PivotTable Limits in Excel

Yesterday morning, I was creating a sweet pivot table to measure our development teams’ velocity over time. I had a track-everything spreadsheet that has all the User Stories and Tasks fromĀ our TFS Team Project. When I created my pivot table, I wasn’t getting all the values, though!

I did some quick Googling and quickly learned that Excel has limits to the amount of data that can be crunched in a pivot table. Who knew!?

I’m using Excel 2013, and I wasn’t able to find information about the exact limit. Earlier versions of Excel were limited to 32,000 fields across all rows and columns. The specification for Excel 2010 vaguely states that it’s “limited by available memory.” I’m not sure what that means, but I had 22 fields and over 4,000 rows, so I assumed that was my problem.

In order to test this theory, I created a new, smaller query with just the fields I needed for my pivot table. Sure enough, with the smaller data set, everything showed up. And I guess that’s the moral of this story: if you’re missing data from your pivot table, and you’ve got a pretty big data set, you’re probably exceeding the limits.


Excel Football Squares Pool Generator

Update: You can find a downloadable version of the spreadsheet here.

The Super Bowl is right around the corner, and you know what that means: it’s time for some low-stakes office gambling! Yep, football squares. In case you aren’t familiar, the idea is that you blindly buy squares in a 10 by 10 grid. Once all the squares are sold, the rows and columns are randomly assigned values from 0 to 9. One team is assigned to the row values and the other to the column values. The last digit of each team’s score at the end of each quarter is then used to pick a square, and whoever owns that square wins some percentage of the proceeds.

What’s that, you say? Grids? Random numbers? This sounds like a job for Excel!

You can probably come up with a few different ways to do this, but I chose to generate two sets of ten random numbers. I then assign values to the rows and columns based on the row index of the 1st largest, 2nd largest, 3rd largest, etc. number in the list.

This is what my numbers grid looks like:

1 0.95708204 0 1 0.96026041 6
2 0.60117232 9 2 0.11468243 0
3 0.17740544 6 3 0.60526773 7
4 0.22298474 4 4 0.76106966 8
5 0.89427173 1 5 0.76476649 4
6 0.41933546 5 6 0.6840864 3
7 0.89535015 3 7 0.97857437 5
8 0.05144228 2 8 0.93037023 2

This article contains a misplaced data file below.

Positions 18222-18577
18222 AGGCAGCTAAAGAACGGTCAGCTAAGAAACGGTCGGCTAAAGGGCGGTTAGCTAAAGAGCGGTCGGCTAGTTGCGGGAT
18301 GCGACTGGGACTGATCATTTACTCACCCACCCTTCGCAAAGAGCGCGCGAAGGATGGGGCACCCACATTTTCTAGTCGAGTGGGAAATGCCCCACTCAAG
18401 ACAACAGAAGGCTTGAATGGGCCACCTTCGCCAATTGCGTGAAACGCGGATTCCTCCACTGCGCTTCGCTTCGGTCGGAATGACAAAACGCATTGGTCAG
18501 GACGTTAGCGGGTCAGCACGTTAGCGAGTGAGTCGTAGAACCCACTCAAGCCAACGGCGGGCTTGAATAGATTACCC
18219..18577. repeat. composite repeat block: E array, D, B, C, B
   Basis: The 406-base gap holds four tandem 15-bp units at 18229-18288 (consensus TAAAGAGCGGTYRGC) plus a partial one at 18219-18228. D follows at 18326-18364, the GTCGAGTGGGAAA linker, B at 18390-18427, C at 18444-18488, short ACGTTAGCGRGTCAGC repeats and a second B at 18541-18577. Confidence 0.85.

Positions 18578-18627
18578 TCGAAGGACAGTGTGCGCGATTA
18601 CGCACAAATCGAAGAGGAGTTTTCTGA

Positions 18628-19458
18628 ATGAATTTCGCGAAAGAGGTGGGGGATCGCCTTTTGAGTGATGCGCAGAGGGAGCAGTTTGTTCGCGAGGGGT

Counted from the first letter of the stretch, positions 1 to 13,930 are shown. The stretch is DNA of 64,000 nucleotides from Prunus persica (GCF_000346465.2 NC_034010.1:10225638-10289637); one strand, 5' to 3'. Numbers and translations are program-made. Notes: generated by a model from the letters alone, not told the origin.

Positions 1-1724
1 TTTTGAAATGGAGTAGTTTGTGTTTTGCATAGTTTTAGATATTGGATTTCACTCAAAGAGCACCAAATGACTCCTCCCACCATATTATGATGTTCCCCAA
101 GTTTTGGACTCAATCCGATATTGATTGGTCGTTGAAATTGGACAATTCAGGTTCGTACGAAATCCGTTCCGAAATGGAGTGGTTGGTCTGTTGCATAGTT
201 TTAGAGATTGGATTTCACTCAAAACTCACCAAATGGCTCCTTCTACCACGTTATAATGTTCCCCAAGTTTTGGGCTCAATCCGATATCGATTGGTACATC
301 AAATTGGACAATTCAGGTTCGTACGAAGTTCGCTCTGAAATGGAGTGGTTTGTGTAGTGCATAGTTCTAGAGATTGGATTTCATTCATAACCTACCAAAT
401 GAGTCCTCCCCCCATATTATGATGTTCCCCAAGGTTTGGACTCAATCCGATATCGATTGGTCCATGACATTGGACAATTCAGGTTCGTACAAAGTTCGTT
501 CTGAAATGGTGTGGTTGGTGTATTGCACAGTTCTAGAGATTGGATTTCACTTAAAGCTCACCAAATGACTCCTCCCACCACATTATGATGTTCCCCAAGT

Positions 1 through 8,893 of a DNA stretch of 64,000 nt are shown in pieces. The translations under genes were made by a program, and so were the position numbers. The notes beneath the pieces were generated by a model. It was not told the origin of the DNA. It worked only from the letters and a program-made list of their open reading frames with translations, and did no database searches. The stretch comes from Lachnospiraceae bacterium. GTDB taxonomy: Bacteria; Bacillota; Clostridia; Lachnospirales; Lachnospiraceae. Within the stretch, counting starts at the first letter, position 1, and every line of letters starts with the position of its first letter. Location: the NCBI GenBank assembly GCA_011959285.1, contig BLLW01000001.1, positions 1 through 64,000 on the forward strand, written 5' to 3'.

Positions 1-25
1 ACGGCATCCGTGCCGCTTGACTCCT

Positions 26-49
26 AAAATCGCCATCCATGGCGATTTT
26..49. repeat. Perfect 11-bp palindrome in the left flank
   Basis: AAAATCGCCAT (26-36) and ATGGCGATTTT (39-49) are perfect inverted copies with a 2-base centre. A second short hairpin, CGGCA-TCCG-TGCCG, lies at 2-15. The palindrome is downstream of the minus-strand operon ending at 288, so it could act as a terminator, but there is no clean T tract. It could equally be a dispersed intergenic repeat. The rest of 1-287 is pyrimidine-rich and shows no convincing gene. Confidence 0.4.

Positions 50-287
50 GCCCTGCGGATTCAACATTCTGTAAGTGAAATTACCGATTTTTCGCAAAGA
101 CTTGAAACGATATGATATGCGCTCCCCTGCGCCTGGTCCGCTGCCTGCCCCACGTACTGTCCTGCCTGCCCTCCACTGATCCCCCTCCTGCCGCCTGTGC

9 0.17105286 8 9 0.90558099 9
10 0.95489495 7 10 0.21003331 1

The first and fourth columns are just hand-entered values from 1 to 10. The second and fifth columns are just random numbers generated by =RAND(). The third and sixth columns are where the magic happens. The formula, shown below, finds the Nth largest value, where N is the hand-entered number from the first or fourth column, and then uses the MATCH function to return the index of that value in the grid. The indexes are 1-based, so I subtract 1 to ensure that my values range from 0 to 9. Here’s what the formula looks like:


Now that I have two sets of random numbers, all I need to do is assign them to my squares grid. I did this just by adding a function to each cell (=C1, =C2, etc.). Bam, that’s all there is to it. No more drawing cards or pieces of paper out of a hat: just hit F9 to have Excel recalculate its formulas and generate the whole thing at once.

foo 6 0 7 8 4 3 5 2 9 1

Calculated Fields in Excel Pivot Tables

Pivot tables in Excel are awesome. I love them. Drag, drop, slice, and dice data in seconds. Create charts and graphs. Amaze your friends. It’s all about the pivot tables, baby!

Occasionally, you need more than just the data, though. You need to know the difference between two numbers, or the percentage of one number relative to another. This is where Calculated Fields come into play. I haven’t had a huge need for them in my previous pivot tabling, so I never really knew about them. When I needed a calculated field, I would create a column with the calculation I needed in my source data, and that worked fine.

Today, though, I accidentally discovered Calculated Fields, and they are sweet. All you need to do to create a Calculated Field is click on the Fields, Items, & Sets menu in the pivot table ribbon, and select Calculated Fields…. This will open a new dialog box that allows you to create a named field generated from a formula you create from the already-available pivot table fields.

Once created, your Calculated Field is available in the Pivot Table Fields list for you to use as data in your pivot table!

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